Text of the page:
- Artistic License – Law Enforcement: In "Ties That Bind," Mac essentially federalizes law enforcement in Prince George's County, Maryland, sending in the FBI to investigate murders over which the federal government has no jurisdiction. No, the President can't do that.
- Bratty Teenage Daughter: Becca. Horace becomes a male version sometimes too.
- Captain Ersatz: Vice President Warren Fitzgerald Keating is clearly meant to be one for former presidential candidate General Wesley F. Clark.
- Casting Gag: President Allen's mother is played by Polly Bergen, who played a female president in the 1964 comedy Kisses for My President.
- Corrupt the Cutie: Horace's and Rebecca's classmates are very eager to do this.
- Fictional Country: The series makes reference to the South American country of San Pasquale. Which is not real.
- Fox News Liberal: Or "ABC Conservative" in this case. Mackenzie is mentioned as having been a moderate Republican before becoming an independent. Despite this, she is never seen to have many (if any) particularly conservative/libertarian traits. And although she's mentioned as clashing with the Democrats sometimes, it's rarely ever at the forefront, and we see her having rather pitched and heated battles against the Republicans instead (and indeed, the main Democrat on the show—Keaton—is portrayed much more favorably than the main Republican, Speaker Templeton). It gets to the point where it starts to feel like Mac's former Republicanism is merely an Informed Attribute.
- Gender-Blender Name: Mackenzie "Mac" Spencer Allen.
- Happily Married: Templeton and his wife Sara—it's disarming and almost creepy when compared to how evil Templeton can be when he wants to be.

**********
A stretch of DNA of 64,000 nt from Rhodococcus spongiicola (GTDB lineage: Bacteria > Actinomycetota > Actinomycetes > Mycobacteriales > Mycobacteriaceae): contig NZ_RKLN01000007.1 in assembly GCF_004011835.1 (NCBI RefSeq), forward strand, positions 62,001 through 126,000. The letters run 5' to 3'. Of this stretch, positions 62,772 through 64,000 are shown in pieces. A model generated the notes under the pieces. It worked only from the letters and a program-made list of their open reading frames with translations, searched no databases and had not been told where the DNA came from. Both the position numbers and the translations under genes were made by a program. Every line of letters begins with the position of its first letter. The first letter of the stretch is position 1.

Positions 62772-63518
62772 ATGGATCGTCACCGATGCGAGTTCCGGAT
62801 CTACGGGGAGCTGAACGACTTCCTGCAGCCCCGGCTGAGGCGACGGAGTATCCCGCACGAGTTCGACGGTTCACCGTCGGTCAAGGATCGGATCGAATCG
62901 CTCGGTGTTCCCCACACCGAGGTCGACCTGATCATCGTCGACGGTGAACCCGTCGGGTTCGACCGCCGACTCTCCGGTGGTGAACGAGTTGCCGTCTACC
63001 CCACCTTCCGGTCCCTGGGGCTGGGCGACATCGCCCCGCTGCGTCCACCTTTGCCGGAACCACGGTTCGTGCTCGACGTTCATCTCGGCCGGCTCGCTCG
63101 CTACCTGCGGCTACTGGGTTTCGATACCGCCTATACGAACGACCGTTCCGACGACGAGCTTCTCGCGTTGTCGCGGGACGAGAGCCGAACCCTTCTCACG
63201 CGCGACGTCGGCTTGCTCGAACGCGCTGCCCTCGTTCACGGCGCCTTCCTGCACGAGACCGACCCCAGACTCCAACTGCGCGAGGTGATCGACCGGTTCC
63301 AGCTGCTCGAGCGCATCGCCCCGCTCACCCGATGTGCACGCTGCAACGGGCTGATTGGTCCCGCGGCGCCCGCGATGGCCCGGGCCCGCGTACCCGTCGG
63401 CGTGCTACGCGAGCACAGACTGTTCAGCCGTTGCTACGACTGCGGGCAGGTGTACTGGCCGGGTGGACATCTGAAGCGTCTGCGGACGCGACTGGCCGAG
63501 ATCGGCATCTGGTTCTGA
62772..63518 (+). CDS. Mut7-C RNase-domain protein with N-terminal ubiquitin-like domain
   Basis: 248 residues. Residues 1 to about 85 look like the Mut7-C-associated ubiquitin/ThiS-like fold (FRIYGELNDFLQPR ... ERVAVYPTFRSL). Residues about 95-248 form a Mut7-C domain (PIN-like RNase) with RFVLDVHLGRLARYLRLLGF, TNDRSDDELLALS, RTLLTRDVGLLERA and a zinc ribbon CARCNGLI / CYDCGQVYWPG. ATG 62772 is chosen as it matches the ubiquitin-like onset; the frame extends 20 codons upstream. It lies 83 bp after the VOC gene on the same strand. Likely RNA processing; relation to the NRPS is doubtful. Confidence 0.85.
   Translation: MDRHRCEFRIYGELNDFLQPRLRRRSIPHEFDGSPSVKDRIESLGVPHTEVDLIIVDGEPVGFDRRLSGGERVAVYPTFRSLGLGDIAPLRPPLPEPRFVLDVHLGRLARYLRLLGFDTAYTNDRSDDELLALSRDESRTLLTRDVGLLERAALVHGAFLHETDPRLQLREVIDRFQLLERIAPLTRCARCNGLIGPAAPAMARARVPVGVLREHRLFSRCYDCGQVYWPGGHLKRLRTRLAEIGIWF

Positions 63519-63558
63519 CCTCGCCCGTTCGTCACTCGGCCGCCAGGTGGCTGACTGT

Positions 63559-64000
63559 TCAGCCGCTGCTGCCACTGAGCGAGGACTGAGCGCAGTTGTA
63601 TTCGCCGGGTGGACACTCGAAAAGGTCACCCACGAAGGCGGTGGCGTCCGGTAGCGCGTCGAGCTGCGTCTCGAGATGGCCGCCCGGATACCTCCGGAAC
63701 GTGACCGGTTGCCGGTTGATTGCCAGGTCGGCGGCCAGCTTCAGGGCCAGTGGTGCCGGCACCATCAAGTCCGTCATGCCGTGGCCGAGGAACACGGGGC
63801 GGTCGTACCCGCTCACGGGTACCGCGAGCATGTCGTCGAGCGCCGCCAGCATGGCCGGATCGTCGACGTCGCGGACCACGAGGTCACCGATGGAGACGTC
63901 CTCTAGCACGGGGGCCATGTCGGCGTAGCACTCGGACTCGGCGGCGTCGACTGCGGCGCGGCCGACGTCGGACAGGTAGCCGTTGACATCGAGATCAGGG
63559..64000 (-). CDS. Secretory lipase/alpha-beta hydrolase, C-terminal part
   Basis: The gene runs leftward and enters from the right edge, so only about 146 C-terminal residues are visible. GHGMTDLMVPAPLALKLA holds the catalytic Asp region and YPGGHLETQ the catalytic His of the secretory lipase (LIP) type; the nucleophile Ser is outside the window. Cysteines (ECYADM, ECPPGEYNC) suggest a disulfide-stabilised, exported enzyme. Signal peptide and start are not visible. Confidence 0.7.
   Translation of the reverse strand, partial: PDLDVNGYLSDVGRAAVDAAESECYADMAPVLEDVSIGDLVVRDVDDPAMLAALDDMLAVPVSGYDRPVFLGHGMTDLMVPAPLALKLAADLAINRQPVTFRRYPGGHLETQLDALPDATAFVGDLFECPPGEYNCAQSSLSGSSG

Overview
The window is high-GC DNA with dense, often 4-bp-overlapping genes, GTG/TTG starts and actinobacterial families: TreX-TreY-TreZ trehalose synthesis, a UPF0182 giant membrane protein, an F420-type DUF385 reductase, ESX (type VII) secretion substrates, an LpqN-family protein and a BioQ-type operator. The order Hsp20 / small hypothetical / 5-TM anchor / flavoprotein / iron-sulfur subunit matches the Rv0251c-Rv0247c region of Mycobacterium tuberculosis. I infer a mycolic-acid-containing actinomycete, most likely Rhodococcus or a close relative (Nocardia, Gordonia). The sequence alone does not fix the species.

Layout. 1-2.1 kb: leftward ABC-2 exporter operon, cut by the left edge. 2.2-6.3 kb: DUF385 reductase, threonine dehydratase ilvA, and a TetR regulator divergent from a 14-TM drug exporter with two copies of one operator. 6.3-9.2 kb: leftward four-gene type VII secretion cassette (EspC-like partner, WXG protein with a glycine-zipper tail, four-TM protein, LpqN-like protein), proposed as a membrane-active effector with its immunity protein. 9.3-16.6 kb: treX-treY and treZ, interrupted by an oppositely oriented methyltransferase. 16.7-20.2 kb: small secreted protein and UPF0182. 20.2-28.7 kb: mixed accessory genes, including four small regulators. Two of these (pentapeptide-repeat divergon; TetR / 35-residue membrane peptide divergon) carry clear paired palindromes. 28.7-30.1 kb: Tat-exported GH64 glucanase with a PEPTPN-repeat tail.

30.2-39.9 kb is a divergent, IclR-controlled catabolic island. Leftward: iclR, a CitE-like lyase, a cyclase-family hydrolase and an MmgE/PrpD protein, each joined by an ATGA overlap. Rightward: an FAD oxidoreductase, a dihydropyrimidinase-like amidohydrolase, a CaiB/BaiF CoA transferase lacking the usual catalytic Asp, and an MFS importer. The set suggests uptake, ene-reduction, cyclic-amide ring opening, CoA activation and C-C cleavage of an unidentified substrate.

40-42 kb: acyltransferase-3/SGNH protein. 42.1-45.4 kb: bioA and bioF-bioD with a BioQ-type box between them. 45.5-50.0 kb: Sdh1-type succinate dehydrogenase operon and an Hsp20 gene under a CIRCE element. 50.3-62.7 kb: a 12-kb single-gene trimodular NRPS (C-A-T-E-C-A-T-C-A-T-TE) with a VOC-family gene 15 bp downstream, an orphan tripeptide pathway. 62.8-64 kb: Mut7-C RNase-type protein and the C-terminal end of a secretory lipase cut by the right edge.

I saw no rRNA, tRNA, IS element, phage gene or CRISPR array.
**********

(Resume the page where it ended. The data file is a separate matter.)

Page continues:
- President Allen and her husband Rod are also Happily Married, though certain episodes do highlight the tension that sometimes comes between them. They manage to work it out.
- Headbutt of Love: Mackenzie and Rod do this quite often. It's kind of adorable.
- Hollywood Law: In one episode, Mackenzie debates over whether to spare a mentally disabled Texan woman on death row for murdering a cab driver, and she eventually does so. However, the US President cannot grant pardons or reprieves to state prisoners, only federal ones. Some other episodes see her create a scholarship program through executive order (Congress would have to enact it) and federalizing law enforcement in a state county (which is completely illegal).
- Idiosyncratic Episode Naming: Until Rod Lurie was replaced as showrunner by Steven Bochco, the episode titles began with "First."
- Iron Lady: President Allen.
- Mama Bear: The media corps really gets the idea when President Allen tells them to stay away from her kids.
- Manipulative Bastard: Templeton.
- Never a Self-Made Woman: Invoked when Mackenzie, upon assuming the Presidency, can't have her husband as her chief of staff because she knows that if she did, a not-insignificant number of people would assume that he was actually the one calling the shots. Though Rod isn't happy about it, their marriage is strong enough that it doesn't shake them as a couple (and he knows she's right).